Blessed with spiritual wisdom and a high IQ, Prozac is an active pet therapy dog. To heal broken-hearted Meredith, he rallies his fan club at Evergreen Gardens, an independent living facility, where he visits each week.
Prozac and the community of resilient older folks challenged by losses of their own propel Meredith, often against her will, back into the land of the living. Meredith learns that most people carry some sort of burden, but it's still possible to find meaning, purpose, and joy—and sometimes, even love—along the way.
*May Contain Spoilers*
Dogs have always seemed like part of the family to me. I've had at least one pet dog since I was a little girl and my parents bred Dalmatians. However, I tend to stay away from pet focused novels because they seem to end in tragedy and tears. The Thing Is by Kathleen Gerard may certainly bring tears to a few readers, hopefully the reaction will be caused by the uplifting and heartfelt storyline.
Meredith and Prozac are the main characters of this novel. Meredith is a woman who lost the love of her life to a one-in-a-million situation and now she can't move on. She's incredibly depressed, has no idea who she is anymore, and hides herself from the world. Readers will sympathize with Meredith undoubtedly. It's heartbreaking to hear about those things happening, even more so when you get all the details. Readers will definitely be praying for Meredith to find peace with what has happened and move back into the world of the living. And Prozac will certainly help with that.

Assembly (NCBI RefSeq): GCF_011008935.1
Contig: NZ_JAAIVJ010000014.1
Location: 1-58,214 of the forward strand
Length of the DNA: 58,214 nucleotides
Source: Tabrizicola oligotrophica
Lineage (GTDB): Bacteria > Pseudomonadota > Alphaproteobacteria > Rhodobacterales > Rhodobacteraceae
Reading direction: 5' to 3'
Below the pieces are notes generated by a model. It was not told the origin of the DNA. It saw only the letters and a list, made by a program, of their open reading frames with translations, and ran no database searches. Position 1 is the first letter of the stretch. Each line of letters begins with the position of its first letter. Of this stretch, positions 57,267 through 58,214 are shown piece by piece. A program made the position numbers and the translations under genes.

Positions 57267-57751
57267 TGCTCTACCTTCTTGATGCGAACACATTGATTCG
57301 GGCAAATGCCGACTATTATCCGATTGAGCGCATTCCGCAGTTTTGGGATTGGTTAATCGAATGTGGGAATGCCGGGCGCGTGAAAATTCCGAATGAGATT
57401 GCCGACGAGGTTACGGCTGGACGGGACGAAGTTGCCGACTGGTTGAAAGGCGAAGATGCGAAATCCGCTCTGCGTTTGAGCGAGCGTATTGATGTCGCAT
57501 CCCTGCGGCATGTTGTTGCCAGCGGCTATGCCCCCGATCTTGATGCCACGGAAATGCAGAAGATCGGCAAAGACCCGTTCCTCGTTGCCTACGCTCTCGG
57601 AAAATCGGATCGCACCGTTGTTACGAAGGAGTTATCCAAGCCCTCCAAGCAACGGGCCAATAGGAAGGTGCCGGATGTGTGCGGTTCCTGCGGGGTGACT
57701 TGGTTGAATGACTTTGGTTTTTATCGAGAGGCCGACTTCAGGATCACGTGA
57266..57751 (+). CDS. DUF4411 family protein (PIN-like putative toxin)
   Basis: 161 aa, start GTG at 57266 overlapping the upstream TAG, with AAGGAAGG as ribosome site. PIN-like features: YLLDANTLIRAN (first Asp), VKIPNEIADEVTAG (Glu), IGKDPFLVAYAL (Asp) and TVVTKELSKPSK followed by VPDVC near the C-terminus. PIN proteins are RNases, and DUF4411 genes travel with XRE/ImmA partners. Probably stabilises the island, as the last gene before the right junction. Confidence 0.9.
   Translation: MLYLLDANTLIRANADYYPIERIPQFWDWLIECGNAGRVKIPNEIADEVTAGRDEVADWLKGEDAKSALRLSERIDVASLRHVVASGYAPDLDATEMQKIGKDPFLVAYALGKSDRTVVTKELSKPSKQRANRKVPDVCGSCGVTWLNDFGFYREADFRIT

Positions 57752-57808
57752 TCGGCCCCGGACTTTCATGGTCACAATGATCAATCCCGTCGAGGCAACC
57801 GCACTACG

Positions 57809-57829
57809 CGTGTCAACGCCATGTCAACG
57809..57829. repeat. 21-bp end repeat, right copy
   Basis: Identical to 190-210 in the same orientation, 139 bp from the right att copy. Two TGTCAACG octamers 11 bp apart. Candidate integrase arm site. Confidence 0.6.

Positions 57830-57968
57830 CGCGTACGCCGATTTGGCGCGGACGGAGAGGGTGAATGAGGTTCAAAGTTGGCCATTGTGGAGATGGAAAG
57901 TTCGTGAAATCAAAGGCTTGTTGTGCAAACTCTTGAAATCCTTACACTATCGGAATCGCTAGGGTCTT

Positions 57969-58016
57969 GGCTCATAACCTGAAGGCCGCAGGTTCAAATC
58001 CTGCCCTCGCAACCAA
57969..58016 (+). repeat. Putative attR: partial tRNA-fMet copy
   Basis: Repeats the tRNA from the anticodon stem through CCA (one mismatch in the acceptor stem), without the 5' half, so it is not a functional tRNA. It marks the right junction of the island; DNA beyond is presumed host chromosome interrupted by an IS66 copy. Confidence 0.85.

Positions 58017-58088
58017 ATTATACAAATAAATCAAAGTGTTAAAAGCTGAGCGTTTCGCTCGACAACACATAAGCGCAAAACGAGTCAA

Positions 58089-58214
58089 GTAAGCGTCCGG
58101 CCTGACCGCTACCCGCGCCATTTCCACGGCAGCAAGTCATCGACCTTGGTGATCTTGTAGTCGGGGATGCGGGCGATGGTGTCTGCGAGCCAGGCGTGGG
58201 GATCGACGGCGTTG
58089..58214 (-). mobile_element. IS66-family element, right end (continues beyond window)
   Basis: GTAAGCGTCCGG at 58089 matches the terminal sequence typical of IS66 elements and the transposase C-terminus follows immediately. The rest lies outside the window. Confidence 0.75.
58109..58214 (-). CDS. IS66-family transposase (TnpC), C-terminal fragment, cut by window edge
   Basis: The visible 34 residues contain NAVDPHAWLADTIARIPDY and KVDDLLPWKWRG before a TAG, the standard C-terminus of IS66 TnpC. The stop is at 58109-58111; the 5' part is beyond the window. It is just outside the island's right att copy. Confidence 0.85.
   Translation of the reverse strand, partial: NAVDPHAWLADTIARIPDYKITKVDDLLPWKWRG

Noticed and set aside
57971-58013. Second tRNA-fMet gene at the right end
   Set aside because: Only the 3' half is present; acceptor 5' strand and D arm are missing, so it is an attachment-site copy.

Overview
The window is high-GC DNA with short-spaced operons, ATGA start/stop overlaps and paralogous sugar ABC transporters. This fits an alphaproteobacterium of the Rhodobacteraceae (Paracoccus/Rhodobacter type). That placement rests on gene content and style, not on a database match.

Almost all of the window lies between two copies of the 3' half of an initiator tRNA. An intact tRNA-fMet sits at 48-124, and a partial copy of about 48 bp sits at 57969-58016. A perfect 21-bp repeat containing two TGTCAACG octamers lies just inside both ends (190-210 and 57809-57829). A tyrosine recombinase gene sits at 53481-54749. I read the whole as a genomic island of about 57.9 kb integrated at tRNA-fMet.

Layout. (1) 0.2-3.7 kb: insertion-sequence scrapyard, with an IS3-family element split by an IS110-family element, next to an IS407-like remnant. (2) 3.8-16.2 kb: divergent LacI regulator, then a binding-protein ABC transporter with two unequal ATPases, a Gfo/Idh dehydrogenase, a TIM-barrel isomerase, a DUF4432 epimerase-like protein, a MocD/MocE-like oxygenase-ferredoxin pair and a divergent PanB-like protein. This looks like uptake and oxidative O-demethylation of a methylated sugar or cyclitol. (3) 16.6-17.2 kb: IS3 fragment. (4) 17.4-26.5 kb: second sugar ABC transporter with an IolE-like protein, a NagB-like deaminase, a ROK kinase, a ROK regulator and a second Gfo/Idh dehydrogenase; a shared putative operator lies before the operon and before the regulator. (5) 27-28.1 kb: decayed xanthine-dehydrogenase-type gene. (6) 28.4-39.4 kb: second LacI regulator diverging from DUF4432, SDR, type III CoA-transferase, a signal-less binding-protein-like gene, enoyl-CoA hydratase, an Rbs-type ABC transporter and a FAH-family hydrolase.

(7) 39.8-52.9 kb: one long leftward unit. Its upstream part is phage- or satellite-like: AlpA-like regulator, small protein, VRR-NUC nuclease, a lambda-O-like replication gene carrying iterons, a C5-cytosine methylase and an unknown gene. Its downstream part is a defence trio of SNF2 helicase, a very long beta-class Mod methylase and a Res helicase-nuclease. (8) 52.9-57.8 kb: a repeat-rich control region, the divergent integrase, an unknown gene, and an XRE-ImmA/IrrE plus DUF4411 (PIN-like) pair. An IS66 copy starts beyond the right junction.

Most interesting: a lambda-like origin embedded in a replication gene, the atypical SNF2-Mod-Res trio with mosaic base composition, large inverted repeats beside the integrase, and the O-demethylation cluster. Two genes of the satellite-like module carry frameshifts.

Prozac is a cute little terrier who works as a Therapy Dog and some of the book is written from his point of view, which was quite a new perspective for me. Prozac is an intelligent dog who has been around the block for the last thousand years or more. He's been reincarnated so many times it's hard to keep track, but he works hard to complete his missions, even if he doesn't know what those missions are exactly. Readers will certainly like Prozac's personality, they may even laugh a little at his antics. They'll also see how much good Meredith is getting from Prozac, though she doesn't know it herself.
The novel begins with the night Kyle is killed and then jumps forward a few years to Meredith's depression. When Prozac's owner hurts her foot, Meredith is inadvertently volunteered for the job of taking care of him. Though she doesn't like dogs and is much too busy, Meredith does end up taking care of Prozac, who guides her back to her life. The book as a whole is quite inspirational and an easy one to read. The only thing I didn't like was how a few of the characters treated each other, especially Judge Thea. Though, I suppose the story has to have a villain. The ending was also a little sad, but with more focus on the good than the bad. It definitely made me hug my dog a little tighter afterwards and made me want to share a picture of her with all of you.
Rating: 3.5/5 Cups